Homeowners in Ottawa and Gatineau have signed up to rent out their swimming pools for anywhere from $30 to more than $100 an hour, but lawyers float liability concerns as a reason to hesitate.
The online service Swimply has seen brisk business since it launched in 2019 as the COVID-19 pandemic has left many people seeking safe outdoor activities close to home.
Sarah Horton became one of the first hosts to sign up in the Ottawa area two years ago, as she has welcomed guests to her backyard pool in the south-end community of Barrhaven.
The Grade 3 teacher saw an ad on Facebook and suggested the idea to her husband, who was initially reluctant. The pandemic then arrived and he relented.
"When COVID hit, we had some financial strain in the family. [Swimply] was a great income for us and continues to be this year," said Horton.
She says a typical summer day could see up to five or six bookings of her pool, especially during days like last week's heat wave, until as late as 9:00 p.m. when the city sees its longest days.
"I love hearing [customers'] stories. We've celebrated birthdays here, anniversaries. ... Last week, we celebrated a two-year cancer-free party and that was really inspiring," said Horton.
Liability concerns in Canada
The gig economy has boosted services like this one, which some call Airbnb for pools, but personal injury lawyer Russel Molot says hosts could be on the hook for millions if someone using the pool suffered a serious injury.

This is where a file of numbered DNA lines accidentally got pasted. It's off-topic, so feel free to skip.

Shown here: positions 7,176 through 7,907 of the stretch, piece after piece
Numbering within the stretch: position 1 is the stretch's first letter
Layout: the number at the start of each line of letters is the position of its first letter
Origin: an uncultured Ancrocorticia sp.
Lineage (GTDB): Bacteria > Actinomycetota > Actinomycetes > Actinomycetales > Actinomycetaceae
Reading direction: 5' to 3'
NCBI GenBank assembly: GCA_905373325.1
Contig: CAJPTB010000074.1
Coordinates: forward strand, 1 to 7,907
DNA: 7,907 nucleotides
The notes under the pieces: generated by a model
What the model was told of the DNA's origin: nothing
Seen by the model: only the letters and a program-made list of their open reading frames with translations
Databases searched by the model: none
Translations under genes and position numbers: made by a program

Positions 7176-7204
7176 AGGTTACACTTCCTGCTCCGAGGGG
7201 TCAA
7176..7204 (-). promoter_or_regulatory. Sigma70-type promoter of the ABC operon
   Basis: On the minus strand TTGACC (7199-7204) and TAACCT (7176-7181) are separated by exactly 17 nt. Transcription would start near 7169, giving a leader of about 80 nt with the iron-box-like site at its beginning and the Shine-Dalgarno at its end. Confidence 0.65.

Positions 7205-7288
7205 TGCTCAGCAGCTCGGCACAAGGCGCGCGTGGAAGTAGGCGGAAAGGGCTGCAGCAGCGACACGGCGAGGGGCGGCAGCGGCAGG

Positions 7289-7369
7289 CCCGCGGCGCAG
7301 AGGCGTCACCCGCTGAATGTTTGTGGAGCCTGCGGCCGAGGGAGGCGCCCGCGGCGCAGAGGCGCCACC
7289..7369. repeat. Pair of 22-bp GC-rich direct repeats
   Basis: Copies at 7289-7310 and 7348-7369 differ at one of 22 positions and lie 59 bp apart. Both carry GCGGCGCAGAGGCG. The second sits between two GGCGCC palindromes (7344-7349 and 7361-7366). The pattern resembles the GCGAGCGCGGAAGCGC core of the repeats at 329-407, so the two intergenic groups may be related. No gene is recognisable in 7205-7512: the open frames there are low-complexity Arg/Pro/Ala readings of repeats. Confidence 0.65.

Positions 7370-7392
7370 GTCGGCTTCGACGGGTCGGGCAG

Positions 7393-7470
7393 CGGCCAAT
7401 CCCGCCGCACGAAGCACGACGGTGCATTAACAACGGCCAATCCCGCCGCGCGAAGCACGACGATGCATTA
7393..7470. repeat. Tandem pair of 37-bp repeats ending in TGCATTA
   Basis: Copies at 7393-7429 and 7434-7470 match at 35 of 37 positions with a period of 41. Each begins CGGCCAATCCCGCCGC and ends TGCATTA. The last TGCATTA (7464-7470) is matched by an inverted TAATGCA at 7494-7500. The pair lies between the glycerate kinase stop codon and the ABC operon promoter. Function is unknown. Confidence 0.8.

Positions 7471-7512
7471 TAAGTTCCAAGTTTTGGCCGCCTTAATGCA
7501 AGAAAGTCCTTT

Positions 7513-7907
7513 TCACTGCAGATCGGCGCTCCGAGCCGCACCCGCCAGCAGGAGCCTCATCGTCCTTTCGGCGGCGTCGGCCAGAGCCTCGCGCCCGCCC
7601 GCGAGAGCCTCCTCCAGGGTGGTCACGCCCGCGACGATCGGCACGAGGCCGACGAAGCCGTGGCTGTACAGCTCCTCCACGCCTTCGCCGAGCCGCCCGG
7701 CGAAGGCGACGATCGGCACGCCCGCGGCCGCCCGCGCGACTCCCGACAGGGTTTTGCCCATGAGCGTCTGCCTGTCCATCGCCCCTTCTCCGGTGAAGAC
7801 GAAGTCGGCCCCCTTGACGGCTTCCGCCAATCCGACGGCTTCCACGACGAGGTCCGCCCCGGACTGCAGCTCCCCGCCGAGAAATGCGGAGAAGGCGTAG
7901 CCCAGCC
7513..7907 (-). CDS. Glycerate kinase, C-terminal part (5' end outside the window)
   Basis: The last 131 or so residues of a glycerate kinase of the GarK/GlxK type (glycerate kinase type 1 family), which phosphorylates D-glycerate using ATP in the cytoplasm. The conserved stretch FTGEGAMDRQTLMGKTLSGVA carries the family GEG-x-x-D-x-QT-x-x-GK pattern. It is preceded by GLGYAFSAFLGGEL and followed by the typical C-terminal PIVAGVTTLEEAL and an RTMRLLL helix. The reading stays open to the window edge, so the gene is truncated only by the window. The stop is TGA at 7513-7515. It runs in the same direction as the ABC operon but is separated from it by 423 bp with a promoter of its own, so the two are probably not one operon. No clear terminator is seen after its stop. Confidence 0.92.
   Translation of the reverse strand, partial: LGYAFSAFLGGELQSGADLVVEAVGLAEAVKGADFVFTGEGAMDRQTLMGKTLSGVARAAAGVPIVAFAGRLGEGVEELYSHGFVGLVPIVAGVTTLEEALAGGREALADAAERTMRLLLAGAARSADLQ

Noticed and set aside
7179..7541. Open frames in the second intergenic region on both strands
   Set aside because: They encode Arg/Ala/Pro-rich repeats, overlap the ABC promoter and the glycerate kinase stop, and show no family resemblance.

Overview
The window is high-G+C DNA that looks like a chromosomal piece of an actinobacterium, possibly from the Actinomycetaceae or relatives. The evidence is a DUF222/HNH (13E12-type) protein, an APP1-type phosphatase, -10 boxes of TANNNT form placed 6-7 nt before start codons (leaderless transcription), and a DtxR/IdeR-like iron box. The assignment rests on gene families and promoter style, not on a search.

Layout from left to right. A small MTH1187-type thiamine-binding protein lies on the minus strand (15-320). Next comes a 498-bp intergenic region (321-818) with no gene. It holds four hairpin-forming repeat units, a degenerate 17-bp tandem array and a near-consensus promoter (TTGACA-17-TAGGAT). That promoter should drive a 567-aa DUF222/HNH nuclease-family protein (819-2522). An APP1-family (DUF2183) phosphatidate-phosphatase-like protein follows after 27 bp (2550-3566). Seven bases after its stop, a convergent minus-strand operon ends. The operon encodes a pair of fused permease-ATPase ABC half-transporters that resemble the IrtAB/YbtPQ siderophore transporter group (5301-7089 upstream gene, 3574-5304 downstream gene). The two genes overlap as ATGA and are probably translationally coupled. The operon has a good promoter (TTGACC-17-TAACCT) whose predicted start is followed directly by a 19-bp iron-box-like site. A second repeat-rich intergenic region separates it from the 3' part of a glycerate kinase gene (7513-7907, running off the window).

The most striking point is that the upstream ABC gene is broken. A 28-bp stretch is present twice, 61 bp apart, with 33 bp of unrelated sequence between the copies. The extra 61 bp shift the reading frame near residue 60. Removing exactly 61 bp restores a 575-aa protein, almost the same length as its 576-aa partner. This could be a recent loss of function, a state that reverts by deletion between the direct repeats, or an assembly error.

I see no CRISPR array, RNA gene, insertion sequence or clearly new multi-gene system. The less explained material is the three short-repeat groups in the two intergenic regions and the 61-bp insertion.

Molot suggested pool owners "could be sitting on a grenade" for 10 or 15 years if a child was injured while using their pool, as parents could seek damages once the child turns 18.
"All of a sudden you find yourself in receipt of a letter from another lawyer saying, 'You hosted our client's child back in 2021. He is now suffering from mental deficits as a result of oxygen deprivation as the result of swimming in your pool'," said Molot.
Canadian hosts also face an issue their American counterparts do not.
Swimply offers $1 million in liability insurance for American hosts, but not Canadians. The company said it hopes to introduce the coverage in Canada in 2022.
The Insurance Bureau of Canada strongly advises homeowners to contact their insurance provider before starting this kind of host rental agreement.
"It's in your best interest to let your insurer know before any potential damage or injury occurs while your place is rented," according to a statement.
City has had no issues
Horton says her insurance provider will not cover her pool rentals, but she is trying to arrange coverage with another company.
She also plans to expand the pool rental service to add catering next year as a way to make extra money.
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The City of Ottawa has not seen any conflicts with Swimply, according to program manager David Wise.
"The use of an on-site swimming pool for a fee-based service such as this appears closest by analogy to a home-based business," Wise wrote in a statement.
He says the land used by Swimply hosts has to remain residential and not violate parking requirements or nuisance bylaws, as well as provincial building, public health and safety requirements.